Keeping Hillary off the Half Dollar

In January, Hillary Clinton still possessed the benefit of the doubt. Memories of her and Bill snarling at Barack Obama in 2008 had faded, and despite her long and dreadful record, it’s always possible to turn over a new leaf. But Clinton’s ongoing response to Bernie Sanders shows why she is unfit for the presidency. Even as the frontrunner, Hillary shows no leadership ability; she, too, follows Sanders, trailing him to the left as he takes meaningful positions on issues like income inequality and campaign finance reform. Her saccharine smile says “I can do that too!” but truly she should be inspired by competition, not forced to shift uncomfortably because of it. Her recent anger at being asked about money from the fossil fuel industry illustrates her shortcomings perfectly. Confronted with a fair election, faced with her own record, she becomes defensive instead of inspired. She says something that isn’t true to blunt the inappropriateness of her rage. She enjoys the benefits of Citizens United just as they were meant to be enjoyed: as a carte blanche that allows her and other mainstream candidates to deny the corrupting influence of big money even as millions of industry dollars are spent on her behalf.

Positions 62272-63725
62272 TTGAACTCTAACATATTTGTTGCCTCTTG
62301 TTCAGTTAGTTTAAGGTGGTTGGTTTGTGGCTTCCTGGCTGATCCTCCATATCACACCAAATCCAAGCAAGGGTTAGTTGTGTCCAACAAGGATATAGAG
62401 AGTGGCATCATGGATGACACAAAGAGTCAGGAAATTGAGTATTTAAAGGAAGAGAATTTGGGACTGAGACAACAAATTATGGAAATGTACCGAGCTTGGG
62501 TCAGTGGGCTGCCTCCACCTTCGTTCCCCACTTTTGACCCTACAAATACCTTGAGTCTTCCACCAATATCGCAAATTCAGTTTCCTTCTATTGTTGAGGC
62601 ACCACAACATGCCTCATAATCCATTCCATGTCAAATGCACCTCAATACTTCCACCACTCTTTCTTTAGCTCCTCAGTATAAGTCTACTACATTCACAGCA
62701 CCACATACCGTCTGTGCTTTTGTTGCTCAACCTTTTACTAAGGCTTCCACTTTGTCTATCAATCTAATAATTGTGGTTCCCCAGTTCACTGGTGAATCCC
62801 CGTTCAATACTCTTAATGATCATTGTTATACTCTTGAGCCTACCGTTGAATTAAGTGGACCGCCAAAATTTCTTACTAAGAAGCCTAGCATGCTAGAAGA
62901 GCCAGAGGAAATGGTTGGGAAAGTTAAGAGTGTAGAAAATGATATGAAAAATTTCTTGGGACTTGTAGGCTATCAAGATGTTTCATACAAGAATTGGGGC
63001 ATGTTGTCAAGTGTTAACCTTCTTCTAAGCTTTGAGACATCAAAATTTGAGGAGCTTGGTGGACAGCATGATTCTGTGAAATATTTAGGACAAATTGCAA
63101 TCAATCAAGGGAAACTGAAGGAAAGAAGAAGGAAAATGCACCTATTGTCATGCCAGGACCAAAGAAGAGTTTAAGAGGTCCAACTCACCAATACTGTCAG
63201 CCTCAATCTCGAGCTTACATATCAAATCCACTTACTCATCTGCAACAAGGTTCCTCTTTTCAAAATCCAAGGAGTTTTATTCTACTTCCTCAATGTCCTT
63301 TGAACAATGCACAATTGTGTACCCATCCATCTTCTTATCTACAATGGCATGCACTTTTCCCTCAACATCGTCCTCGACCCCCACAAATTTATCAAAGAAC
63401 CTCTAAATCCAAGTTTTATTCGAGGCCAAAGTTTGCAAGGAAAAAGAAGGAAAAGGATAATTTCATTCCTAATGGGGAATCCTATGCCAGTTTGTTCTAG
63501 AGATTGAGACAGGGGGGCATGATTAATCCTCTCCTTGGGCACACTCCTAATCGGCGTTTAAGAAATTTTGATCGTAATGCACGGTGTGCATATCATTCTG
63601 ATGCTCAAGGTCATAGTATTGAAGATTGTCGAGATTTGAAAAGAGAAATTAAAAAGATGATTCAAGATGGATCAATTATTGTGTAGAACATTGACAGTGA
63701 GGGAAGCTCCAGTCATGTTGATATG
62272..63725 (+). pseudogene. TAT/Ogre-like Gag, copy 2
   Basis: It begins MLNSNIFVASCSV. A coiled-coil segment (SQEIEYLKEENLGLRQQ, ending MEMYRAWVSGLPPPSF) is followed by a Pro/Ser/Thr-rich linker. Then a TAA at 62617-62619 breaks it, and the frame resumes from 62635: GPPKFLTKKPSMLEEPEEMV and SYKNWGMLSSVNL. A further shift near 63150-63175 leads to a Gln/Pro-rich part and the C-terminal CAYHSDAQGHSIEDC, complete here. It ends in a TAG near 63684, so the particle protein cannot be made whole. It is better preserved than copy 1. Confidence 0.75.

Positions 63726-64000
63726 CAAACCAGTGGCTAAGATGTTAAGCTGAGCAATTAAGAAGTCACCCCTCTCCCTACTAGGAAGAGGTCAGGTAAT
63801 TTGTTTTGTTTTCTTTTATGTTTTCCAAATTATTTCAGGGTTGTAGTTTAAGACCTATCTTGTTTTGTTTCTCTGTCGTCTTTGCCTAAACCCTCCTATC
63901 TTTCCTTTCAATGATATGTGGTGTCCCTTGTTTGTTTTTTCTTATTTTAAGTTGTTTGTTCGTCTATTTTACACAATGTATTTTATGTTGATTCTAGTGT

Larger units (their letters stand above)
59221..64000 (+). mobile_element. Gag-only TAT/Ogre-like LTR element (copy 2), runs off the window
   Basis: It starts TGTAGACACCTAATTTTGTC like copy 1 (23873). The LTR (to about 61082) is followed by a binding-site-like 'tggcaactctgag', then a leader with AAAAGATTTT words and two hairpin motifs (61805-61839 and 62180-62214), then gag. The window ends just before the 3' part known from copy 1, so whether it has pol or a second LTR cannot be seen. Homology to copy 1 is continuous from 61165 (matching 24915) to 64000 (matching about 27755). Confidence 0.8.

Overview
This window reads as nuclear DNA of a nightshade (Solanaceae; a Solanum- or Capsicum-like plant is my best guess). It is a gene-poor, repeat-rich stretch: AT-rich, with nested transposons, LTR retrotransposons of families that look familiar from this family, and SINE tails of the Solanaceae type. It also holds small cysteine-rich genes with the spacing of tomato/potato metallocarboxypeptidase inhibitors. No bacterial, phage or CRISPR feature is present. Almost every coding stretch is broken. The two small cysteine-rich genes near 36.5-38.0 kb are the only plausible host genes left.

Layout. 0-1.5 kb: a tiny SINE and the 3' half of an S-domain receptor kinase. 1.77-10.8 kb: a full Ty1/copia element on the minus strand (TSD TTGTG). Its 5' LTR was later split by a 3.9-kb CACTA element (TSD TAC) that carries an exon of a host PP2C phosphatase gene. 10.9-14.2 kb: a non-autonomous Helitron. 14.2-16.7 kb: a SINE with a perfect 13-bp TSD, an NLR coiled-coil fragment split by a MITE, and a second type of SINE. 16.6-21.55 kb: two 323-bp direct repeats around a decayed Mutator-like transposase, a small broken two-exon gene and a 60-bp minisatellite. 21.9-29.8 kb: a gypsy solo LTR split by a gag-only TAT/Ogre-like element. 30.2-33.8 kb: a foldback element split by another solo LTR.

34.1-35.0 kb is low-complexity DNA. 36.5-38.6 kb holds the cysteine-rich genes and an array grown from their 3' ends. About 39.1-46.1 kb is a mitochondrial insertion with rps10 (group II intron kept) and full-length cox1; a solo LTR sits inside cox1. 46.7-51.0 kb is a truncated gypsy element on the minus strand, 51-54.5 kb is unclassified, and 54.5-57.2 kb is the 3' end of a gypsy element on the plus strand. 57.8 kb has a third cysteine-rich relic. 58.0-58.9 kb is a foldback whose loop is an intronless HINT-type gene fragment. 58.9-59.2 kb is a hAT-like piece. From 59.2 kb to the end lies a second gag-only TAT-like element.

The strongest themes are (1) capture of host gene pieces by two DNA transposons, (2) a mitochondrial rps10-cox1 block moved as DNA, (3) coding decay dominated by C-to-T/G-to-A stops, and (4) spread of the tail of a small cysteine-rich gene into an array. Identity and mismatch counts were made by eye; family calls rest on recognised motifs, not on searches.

But Clinton has never shown interest in a fair contest; she moved to New York in 2000 because it was the only state in the union that might elect her to the Senate. In her 2008 bid for the White House she carried herself as though presidential candidates are anointed by the Democratic National Committee, a private organization having no constitutional roots. She dismissed the possibility of nominating Obama just as she has dismissed Sanders. She and her jolly encampment harp on her inevitability; one of their favorite terms for her is “our next president.” Having every superdelegate in your pantsuit pocket is one thing, but insulting Americans by saying they have no choice is just asking to get burned.

Clinton seems to think her sex, along with her inimitable résumé, is a golden halo; although she is a lackluster feminist, she yearns to set a historical precedent as the first female president, and casts aspersions on anyone who would deny her the opportunity. Look at her inane campaign slogan: “I’m With Her.” But do you remember Gloria Steinem, advocating for Hillary, saying girls who support Bernie are only doing it to impress the boys? Do you remember the Clintons throwing Monica Lewinsky under the bus after Bill had thoroughly exploited her in the Oval Office? According to CNN, Hillary called Lewinsky a “narcissistic loony toon,” which is at least somewhat ironic. And do you remember Hillary deliberately praising Nancy Reagan for her crusade against AIDS last month, either out of sheer ignorance or else to saint the memory of an arch-conservative? Do you remember how until 2013 she advocated against gay marriage and now she thinks it’s great? Hillary Clinton is not a feminist, she’s simply a woman, and if that’s her strongest claim to the White House, it’s not enough. Her posturing is sexist in and of itself.